Stop specializing: I am my own niche

For years I’ve thought that the way to truly be successful and influential in your field(s) was to specialize – experts would always best Jack of all trades, masters of none.

Yet I quickly realized I had so many interests, genuine passions, for so many different fields that didn’t necessarily coordinate well together.

In high school, I’d be deeply interested in chemistry and math classes and how the world worked, my favorite class still was acting, and yet I received the top English award.

After class, I’d balance basketball practice with musical theatre rehearsals and violin orchestra practice. I constantly wondered whether I was spreading myself too thin, and I also realized I was never truly able to be the best in any one field.

I ended up dropping the basketball team out of lack of dedication, I felt like an imposter leading my high school strings orchestra as concertmaster for 3-years, and when I played Scar in Lion King I couldn’t help but have a lingering feeling of regret that I sacrificed basketball to sing. Why couldn’t I be like Troy Bolton?

Now I am at another semi-crossroads.

Am I the magician?

The philosopher, daily blogger?

Will I work on Wall Street and run a hedge fund, trading stocks, and options?

Or will I dive into academic economic research and cure poverty – my all-time goal?

I don’t have the answer, but I think I’ve come up with a path: I am my own niche

Specialization worked in the days of Henry Ford assembly lines, and yes it still works today too

But there’s something to be said about the creativity of bringing in interdisciplinary skills and disciplines

The most recent book I’ve been reading dives deeper into this concept of Range: How Generalists Triumph in a Specialized World.

Steve Jobs famously cited his Chinese calligraphy class for giving him the inspiration for pioneering Apples typography and design

Roger Federer didn’t specialize in tennis until much later than his peers, and in fact, might have learned towards soccer at one point in his childhood

And Lindt chocolate brought together dark chocolate and spices to create something new, unique, and not necessarily specialized but surely special

There’s ultimately nothing wrong with specialization, and equally nothing wrong with having a broad range of skills.

I hope to find a balance between both practices so that I can further build bridges between philosophy and business.

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How do we know anything is real…?

Descartes brings up the question of dreams and reality: how do we know what is truly real?

Do we even know anything?

What if what we perceive as “reality” is simply a dream–and when we supposedly “wake up” from our dreams, we simply wake up into another dream? Inception???

Elon Musk believes we live in a simulation. But I find it ironic that humanity also developed Sims 3. Is that video game just some sort of sick way of the universe designer mocking us?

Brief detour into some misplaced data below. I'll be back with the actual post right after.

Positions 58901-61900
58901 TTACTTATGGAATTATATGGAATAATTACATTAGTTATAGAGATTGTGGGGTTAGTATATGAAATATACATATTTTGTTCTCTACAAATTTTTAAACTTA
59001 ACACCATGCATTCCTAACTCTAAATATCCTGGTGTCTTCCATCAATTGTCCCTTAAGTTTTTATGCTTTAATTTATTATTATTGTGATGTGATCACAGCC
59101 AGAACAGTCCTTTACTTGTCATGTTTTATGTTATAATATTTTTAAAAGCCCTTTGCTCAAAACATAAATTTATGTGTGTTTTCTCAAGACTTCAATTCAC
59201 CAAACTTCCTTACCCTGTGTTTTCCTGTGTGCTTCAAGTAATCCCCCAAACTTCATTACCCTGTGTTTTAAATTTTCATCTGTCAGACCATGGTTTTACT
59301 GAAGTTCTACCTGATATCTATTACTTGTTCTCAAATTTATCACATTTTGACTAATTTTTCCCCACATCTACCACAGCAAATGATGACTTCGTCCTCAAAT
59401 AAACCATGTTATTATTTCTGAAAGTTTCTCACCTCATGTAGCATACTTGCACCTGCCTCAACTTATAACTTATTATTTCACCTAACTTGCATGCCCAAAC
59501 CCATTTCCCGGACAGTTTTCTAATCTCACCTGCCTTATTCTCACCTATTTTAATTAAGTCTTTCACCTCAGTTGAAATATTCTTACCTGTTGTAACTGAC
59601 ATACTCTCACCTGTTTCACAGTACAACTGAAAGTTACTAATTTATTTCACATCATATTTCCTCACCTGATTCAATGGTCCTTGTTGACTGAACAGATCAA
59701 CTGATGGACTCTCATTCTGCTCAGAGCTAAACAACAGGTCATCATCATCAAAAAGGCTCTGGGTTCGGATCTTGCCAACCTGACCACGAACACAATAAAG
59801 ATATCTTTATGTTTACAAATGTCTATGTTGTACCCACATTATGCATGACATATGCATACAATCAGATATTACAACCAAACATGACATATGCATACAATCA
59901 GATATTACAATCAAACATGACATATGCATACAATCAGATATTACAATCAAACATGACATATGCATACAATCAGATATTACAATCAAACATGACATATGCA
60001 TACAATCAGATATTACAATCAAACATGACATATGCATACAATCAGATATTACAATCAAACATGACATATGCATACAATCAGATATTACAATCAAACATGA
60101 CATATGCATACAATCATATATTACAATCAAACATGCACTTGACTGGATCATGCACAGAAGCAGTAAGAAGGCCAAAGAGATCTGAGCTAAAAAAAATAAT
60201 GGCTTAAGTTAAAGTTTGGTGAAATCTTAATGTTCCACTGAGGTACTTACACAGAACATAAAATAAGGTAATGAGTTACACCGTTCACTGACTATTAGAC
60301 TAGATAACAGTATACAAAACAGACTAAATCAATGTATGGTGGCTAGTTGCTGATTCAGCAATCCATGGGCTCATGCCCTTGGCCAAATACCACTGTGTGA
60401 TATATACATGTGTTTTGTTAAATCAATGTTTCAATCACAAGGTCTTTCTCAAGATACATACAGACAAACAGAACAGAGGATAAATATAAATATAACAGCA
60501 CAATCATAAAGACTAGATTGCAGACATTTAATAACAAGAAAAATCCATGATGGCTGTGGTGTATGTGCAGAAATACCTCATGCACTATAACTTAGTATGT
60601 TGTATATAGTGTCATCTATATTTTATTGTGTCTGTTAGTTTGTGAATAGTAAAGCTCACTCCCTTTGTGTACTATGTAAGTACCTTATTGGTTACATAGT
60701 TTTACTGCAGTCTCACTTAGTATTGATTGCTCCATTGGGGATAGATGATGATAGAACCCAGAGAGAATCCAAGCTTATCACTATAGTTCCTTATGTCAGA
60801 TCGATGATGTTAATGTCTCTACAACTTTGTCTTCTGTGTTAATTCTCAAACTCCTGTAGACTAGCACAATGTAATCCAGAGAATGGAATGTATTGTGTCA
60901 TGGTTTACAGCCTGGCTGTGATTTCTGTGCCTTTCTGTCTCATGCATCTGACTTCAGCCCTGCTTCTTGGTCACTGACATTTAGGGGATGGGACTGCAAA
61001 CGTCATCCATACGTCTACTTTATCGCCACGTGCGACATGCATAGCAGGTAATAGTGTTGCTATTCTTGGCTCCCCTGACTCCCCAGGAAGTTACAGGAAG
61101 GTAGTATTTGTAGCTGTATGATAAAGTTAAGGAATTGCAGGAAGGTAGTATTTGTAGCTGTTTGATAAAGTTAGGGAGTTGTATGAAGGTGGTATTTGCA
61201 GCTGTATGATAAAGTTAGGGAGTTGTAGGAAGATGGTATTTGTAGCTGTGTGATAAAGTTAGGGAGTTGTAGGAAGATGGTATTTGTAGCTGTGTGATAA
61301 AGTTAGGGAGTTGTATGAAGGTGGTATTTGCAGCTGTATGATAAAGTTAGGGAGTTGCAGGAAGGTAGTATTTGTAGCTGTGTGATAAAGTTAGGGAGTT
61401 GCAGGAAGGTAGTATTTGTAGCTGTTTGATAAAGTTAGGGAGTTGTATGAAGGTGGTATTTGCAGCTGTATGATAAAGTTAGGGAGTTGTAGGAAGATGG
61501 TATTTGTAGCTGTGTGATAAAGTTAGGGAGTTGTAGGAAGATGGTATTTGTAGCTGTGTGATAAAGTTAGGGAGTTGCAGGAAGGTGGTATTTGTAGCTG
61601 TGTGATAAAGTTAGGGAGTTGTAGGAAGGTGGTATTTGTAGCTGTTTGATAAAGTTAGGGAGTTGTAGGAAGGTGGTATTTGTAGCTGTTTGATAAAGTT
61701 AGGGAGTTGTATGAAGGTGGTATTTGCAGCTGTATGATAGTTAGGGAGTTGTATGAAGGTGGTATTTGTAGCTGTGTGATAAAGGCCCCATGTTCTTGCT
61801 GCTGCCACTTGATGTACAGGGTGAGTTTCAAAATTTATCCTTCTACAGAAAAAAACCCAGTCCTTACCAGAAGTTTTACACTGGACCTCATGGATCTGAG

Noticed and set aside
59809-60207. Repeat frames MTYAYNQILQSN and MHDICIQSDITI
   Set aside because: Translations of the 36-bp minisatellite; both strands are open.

What about universal power. Who is the designer of this world? Is it the religious orthodox approach of an omni-God? Or is God amoral? Or is he multiple designers? Or was the world simply constructed out of a mix of convenience, chance, and miracle?

I believe reality is real, insofar as we are able to interact with one another. While in a dream, we are unable to conceive the thoughts of other people, nevertheless interact with them. In reality, we are. The fact that I am able to question my own reality, while also conveying that to other people who may have that exact same question, refutes the concept that I am living a dream. Or else we are all somehow living the same dream?

Life could be a simulation. But insofar as we are able to have free will, we are thus not in a simulation. To accept that life is a simulation would have to refute humanity’s ability to have freedom and free will. You can only choose one, and I choose the fact that I have free will.

And what about religion and deities?

I believe that the universe does not have an omnipotent-omniscient-omnibenevolent God in the traditional sense. I believe the designer of our universe is either amoral OR is benevolent but NOT omnipotent. If he were, however, omnipotent & omnibenevolent, then there are too many contradictions. Evil exists in our world, insofar as humanity knows. Thus, God is either not omnibenevolent, because he created evil, OR he is not omnipotent because he does not have the power to remove the evil in this world. And God cannot be comprehended as omniscient because only another omniscient being can say another is all-knowing–knowledge proceeds. I suppose the real question here is how does religion play into all of this, and whether or not this amoral God is worth worshipping?

The only way I know how to live life is as an agnostic in every sense of the word. I must remain skeptical about all of life’s questions, thus, I can remain curious and continue to seek knowledge in this finitely infinite universe.